Another way buyers can save an inspector’s time and cover more surface area during a showing is by investing in their own moisture reader, to check to see if there’s any moisture in the walls of the home.

“If I was in a really competitive market and felt I was going to waive an inspection and coming across that multiple times, I would go to Home Depot and invest in a $50 moisture reader,” Hogan said. “That’s all they cost, that’s what all the inspectors use. Go buy one and you can literally walk around the house and put it up to the walls and see if there’s any water behind the walls or anything like that that might show signs of mold because that’s really one of the biggest issues we have here in Florida.”

Get creative if scheduling becomes an issue

Another factor to consider is, with inspectors being just as busy as everyone else these days, how feasible it might be to get an inspector to come with a buyer on a showing on last-minute notice. It may take a little convincing, good agent connections with local inspectors, or a little creativity.

Dina Goldentayer | Credit: Douglas Elliman

“It’s been complicated to book an inspector right now, because they’re probably the busiest they’ve ever been,” Dina Goldentayer, executive director of sales at Douglas Elliman in Miami told Inman. “Having an inspector tag along to a showing may not even be logistically feasible. FaceTime with the inspector. Where there’s a will, there’s a way.”

It’s also important to note that, while walk-and-talk inspections are becoming more common in this market, not every inspector will agree to do one.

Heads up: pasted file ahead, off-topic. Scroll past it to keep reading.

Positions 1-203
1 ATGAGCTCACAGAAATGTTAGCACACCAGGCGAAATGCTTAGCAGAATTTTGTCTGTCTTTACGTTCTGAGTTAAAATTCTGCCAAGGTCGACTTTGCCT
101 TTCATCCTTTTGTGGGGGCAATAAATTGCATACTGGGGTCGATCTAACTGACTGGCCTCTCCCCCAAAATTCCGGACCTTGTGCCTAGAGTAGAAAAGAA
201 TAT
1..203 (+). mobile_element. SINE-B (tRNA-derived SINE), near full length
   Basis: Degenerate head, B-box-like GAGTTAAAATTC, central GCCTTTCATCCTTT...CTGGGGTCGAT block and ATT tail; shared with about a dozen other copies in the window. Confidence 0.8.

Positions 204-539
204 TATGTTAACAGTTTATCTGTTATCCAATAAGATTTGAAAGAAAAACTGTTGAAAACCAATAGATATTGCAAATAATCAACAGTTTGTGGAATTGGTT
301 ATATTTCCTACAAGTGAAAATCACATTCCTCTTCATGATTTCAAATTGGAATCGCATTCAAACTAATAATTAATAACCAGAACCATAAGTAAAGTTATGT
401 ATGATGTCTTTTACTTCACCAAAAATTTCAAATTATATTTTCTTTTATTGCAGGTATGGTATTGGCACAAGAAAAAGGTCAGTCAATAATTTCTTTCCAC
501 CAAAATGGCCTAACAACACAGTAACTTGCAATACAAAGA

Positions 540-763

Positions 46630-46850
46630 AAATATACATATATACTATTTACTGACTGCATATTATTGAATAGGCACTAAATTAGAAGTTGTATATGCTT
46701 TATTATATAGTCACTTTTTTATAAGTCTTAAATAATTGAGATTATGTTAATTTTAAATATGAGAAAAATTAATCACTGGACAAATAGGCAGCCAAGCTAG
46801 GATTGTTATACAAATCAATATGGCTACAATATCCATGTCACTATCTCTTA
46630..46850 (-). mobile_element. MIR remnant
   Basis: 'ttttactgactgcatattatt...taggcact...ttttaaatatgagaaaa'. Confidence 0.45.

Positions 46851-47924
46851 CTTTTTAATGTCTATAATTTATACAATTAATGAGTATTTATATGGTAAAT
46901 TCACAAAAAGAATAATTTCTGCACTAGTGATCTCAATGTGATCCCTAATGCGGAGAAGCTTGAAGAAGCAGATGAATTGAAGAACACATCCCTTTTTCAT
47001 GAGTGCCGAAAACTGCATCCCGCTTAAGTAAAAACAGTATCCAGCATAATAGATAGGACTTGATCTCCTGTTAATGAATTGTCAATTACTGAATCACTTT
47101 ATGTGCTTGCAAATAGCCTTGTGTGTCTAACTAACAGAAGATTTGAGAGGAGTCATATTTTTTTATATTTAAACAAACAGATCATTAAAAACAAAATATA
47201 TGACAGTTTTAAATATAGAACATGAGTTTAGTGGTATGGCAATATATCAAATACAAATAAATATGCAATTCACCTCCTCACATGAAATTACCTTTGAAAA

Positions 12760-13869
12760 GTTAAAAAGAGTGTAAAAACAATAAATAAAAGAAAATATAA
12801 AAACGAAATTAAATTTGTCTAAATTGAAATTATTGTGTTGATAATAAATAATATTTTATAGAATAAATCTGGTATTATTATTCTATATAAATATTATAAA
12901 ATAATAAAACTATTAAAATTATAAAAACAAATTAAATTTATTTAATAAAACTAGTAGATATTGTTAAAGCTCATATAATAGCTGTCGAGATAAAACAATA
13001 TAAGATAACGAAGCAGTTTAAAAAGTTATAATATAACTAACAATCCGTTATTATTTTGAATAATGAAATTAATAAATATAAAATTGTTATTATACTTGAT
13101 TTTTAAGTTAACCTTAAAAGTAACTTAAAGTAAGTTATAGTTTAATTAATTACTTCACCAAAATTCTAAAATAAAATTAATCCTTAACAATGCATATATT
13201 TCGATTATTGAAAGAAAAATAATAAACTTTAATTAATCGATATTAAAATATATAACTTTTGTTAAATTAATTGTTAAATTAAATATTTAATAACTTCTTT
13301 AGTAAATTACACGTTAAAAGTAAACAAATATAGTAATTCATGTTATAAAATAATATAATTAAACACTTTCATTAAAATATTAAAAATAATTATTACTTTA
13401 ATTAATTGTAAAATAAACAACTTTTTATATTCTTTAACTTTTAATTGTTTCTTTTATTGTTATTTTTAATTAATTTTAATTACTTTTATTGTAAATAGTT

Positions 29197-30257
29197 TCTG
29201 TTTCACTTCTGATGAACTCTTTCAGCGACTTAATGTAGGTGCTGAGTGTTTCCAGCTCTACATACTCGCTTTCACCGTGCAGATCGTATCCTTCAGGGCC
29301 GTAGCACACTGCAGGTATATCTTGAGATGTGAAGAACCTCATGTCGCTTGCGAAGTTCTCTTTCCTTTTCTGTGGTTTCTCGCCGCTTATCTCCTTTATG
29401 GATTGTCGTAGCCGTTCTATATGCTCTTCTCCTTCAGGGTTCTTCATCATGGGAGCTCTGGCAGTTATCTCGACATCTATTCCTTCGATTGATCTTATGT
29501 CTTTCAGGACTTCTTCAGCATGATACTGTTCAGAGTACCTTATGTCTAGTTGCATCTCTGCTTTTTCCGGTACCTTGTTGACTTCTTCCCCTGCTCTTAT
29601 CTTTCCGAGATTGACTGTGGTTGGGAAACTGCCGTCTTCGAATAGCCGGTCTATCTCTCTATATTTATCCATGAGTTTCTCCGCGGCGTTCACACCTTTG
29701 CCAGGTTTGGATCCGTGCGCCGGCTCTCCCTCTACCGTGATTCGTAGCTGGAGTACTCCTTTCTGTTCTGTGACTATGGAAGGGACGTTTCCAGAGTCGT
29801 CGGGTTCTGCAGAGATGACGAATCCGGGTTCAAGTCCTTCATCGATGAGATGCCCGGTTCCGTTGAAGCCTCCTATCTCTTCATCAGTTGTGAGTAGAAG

“Walk-and-talks are somewhat controversial,” Real Estate Writer Lew Sichelman wrote in a story for Banker & Tradesman. “Some inspectors won’t do them, believing that they violate standards of practice in their states. Others say they’re bad for business, taking up their valuable time with much less money to show for it.”

“There are other issues, too,” Sichelman continued. “The seller would probably have to grant permission to [do] the abbreviated exam, which is doubtful without a contract. The inspector’s insurance may not cover it.”

If buyers are having trouble getting an inspector to go to a showing with them, and feel like they’re in a position where a seller won’t consider an offer that includes a contingency based on an inspection, a good medium between the two options is still conducting a full inspection as quickly as possible during the inspection period, but making it clear that the buyer won’t request repairs.

It’s all about evaluating risks versus benefits

When considering whether or not to conduct a walk-and-talk inspection only, it’s important to assess the risk profile of both the buyer, based on their previous experience, and the type of home, based on its age, location and other factors.

“Minimizing risk is definitely important for the buyer to make sure that they don’t feel the pressure of the marketplace, because it is a very heated market, and I don’t want my clients making hasty decisions just because they really want a house,” Goldentayer said.

“So, it’s the comfort level of the buyer — if they’re an experienced purchaser and know, ‘alright, I may have basic maintenance to take care of,’ they may be able to jump in without an inspection period more comfortably than someone who is a first-time homeowner.”

Email Lillian Dickerson